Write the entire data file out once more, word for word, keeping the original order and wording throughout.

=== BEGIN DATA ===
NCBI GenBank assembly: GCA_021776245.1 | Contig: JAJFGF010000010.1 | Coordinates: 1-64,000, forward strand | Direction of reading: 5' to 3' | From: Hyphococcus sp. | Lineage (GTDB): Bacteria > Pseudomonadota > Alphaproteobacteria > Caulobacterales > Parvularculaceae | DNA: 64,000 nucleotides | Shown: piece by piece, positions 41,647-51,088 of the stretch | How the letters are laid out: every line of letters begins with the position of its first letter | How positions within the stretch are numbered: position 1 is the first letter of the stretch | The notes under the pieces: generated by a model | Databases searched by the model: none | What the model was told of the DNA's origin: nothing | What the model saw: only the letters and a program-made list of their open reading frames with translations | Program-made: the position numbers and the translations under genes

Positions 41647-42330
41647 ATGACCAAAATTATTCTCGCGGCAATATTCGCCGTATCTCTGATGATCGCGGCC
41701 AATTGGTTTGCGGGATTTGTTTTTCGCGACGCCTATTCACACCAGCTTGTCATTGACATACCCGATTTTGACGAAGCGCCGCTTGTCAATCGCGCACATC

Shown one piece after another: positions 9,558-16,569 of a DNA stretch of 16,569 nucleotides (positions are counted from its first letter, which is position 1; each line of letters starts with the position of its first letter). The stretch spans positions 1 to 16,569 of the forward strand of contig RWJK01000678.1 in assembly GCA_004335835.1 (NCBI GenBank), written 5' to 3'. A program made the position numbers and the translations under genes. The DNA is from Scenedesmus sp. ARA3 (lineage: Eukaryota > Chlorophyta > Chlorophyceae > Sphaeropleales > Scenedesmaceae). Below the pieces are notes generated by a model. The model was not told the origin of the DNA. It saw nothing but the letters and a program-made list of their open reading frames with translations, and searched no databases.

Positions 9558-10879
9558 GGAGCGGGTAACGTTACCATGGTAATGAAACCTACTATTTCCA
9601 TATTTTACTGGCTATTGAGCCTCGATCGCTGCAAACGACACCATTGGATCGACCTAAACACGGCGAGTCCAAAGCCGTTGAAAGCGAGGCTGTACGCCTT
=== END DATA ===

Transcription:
NCBI GenBank assembly: GCA_021776245.1 | Contig: JAJFGF010000010.1 | Coordinates: 1-64,000, forward strand | Direction of reading: 5' to 3' | From: Hyphococcus sp. | Lineage (GTDB): Bacteria > Pseudomonadota > Alphaproteobacteria > Caulobacterales > Parvularculaceae | DNA: 64,000 nucleotides | Shown: piece by piece, positions 41,647-51,088 of the stretch | How the letters are laid out: every line of letters begins with the position of its first letter | How positions within the stretch are numbered: position 1 is the first letter of the stretch | The notes under the pieces: generated by a model | Databases searched by the model: none | What the model was told of the DNA's origin: nothing | What the model saw: only the letters and a program-made list of their open reading frames with translations | Program-made: the position numbers and the translations under genes

Positions 41647-42330
41647 ATGACCAAAATTATTCTCGCGGCAATATTCGCCGTATCTCTGATGATCGCGGCC
41701 AATTGGTTTGCGGGATTTGTTTTTCGCGACGCCTATTCACACCAGCTTGTCATTGACATACCCGATTTTGACGAAGCGCCGCTTGTCAATCGCGCACATC

Shown one piece after another: positions 9,558-16,569 of a DNA stretch of 16,569 nucleotides (positions are counted from its first letter, which is position 1; each line of letters starts with the position of its first letter). The stretch spans positions 1 to 16,569 of the forward strand of contig RWJK01000678.1 in assembly GCA_004335835.1 (NCBI GenBank), written 5' to 3'. A program made the position numbers and the translations under genes. The DNA is from Scenedesmus sp. ARA3 (lineage: Eukaryota > Chlorophyta > Chlorophyceae > Sphaeropleales > Scenedesmaceae). Below the pieces are notes generated by a model. The model was not told the origin of the DNA. It saw nothing but the letters and a program-made list of their open reading frames with translations, and searched no databases.

Positions 9558-10879
9558 GGAGCGGGTAACGTTACCATGGTAATGAAACCTACTATTTCCA
9601 TATTTTACTGGCTATTGAGCCTCGATCGCTGCAAACGACACCATTGGATCGACCTAAACACGGCGAGTCCAAAGCCGTTGAAAGCGAGGCTGTACGCCTT